If there is a place among the “Western” and “secular” countries where you can see and experience a violent ideological backlash against women, that is Italy.
Since the introduction of Law 194, in 1978 – after a period of tough feminist and anti-clerical struggle – abortion has been legally guaranteed in public hospitals within the 90th day of pregnancy and until the 5th month if the abortion is necessary for medical reasons. The same law established that the “consultori” (public centres providing health services to families, instituted in 1975) must help women during pregnancy or those having sex-related medical needs and provide information about their situation. This change turned these institutions into a fundamental link between public health institutions and women. Once it came into effect, the law obliged them to provide assistance about emergency contraception and abortion.
Before 1975 the consultori where private clinics, mostly run by catholic associations and in some particular advanced cases by non-religious political or medical associations, whose goal was to inform about contraception. Abortion was illegal, and this meant – as it always means – that women had to terminate their pregnancies at unregulated clinics, risking their lives. Before Law 194, illegal abortions had reached 350,000 per year, and they were the third biggest cause of death for women in Italian hospitals.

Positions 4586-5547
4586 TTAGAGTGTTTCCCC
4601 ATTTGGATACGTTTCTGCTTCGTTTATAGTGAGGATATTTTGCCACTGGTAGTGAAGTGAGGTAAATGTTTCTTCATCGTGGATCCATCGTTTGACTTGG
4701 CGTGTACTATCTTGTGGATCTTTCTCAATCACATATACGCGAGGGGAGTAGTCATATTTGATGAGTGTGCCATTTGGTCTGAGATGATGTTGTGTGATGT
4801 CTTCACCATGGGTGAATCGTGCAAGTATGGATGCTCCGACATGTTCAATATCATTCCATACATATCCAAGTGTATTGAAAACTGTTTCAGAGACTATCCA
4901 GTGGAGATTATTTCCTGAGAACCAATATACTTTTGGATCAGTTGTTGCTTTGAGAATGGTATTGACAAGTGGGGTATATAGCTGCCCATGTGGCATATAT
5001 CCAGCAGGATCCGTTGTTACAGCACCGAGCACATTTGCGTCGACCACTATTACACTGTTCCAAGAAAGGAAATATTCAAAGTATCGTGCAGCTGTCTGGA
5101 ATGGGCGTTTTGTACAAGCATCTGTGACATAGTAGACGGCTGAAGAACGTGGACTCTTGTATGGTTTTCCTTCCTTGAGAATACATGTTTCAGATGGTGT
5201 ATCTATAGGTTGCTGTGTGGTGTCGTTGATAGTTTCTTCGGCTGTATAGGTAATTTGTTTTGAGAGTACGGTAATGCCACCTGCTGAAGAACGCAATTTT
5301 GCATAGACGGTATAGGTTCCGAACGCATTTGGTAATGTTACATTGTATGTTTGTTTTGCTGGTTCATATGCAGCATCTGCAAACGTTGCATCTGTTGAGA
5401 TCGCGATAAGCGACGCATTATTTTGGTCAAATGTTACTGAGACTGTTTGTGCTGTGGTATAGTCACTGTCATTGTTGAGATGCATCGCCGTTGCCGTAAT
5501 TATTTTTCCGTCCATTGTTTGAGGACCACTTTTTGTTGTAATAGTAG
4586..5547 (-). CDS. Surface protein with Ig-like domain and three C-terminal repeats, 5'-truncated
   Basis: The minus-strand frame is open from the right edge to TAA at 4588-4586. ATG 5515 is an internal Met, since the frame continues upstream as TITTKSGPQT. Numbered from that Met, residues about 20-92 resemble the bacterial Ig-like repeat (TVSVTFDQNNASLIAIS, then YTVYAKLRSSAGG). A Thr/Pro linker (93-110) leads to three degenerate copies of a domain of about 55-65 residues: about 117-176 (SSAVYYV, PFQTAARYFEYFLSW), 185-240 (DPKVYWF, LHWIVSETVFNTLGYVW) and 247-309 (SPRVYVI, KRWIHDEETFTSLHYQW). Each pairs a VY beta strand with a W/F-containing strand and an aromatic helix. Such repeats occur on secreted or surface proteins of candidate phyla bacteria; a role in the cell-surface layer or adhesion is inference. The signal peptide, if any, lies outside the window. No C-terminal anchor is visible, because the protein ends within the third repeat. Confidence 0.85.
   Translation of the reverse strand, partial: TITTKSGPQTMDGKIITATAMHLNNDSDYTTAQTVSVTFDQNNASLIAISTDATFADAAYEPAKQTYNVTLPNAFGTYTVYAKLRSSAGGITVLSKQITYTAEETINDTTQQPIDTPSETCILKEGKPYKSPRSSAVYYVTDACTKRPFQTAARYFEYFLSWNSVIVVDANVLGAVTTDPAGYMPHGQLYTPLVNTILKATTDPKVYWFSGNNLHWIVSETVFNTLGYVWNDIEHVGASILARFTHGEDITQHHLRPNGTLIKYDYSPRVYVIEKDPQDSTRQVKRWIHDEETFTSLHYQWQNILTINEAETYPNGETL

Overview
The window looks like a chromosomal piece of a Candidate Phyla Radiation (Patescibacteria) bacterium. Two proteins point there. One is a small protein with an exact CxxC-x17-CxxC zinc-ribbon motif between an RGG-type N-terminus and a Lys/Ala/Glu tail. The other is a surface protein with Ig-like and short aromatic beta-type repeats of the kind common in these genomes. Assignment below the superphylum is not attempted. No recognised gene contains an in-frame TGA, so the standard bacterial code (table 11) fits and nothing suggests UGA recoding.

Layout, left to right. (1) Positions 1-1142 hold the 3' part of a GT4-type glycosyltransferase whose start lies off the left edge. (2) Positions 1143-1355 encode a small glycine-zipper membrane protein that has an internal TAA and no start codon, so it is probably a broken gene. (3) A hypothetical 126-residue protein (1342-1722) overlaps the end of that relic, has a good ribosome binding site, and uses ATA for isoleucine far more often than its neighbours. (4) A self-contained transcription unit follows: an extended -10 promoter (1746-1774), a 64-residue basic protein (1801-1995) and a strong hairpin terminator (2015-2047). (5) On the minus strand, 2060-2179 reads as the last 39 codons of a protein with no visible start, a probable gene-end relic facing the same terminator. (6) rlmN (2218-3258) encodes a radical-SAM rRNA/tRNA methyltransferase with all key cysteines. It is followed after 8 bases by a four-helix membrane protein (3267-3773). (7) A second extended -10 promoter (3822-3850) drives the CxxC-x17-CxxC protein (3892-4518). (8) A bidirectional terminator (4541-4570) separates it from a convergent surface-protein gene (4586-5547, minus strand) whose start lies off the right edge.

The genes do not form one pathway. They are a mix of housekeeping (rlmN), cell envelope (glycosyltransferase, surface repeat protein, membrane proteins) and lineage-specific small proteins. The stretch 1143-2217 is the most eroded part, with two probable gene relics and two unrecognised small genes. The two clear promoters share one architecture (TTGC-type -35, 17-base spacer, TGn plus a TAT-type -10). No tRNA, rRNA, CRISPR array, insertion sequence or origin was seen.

After 1978 the number of women that had recourse to abortion (now legal, public and free) consistantly decreased, while the number of consultori grew: there are 2200 public consultori and around 100 private ones. Since 2006 they have been under a fierce attack. Their number started to decrease, and nearly 300 of them closed between 2006 and 2009. This trend goes along with the growing influence “Comunione e Liberazione”, a Catholic organization rooted in the Italian public healthcare system.
Founded as a youth movement in reaction to the ’68 liberatory wave, it became more and more connected with political and economic power, until it became one of the most powerful organizations in Italy. The most clear example is in Lombardia, the richest and most densely populated Italian region. Its governor, Roberto Formigoni, is now at his fourth term, and he is a leading CL figure. As a result, from 1997 to 2002, public hospitals in Lombardia have lost 7000 beds, while the number of private hospitals which receive public repayment has grown. Needless to say, many private hospitals are run by Catholic organizations. But its not just Lombardia. Everywhere around Italy public hospital hierarchies are climbed and conquered by CL members or figures close to CL. This is true not just for managers, but also for doctors or nurses. And the hardest battle is over abortion and women bodies.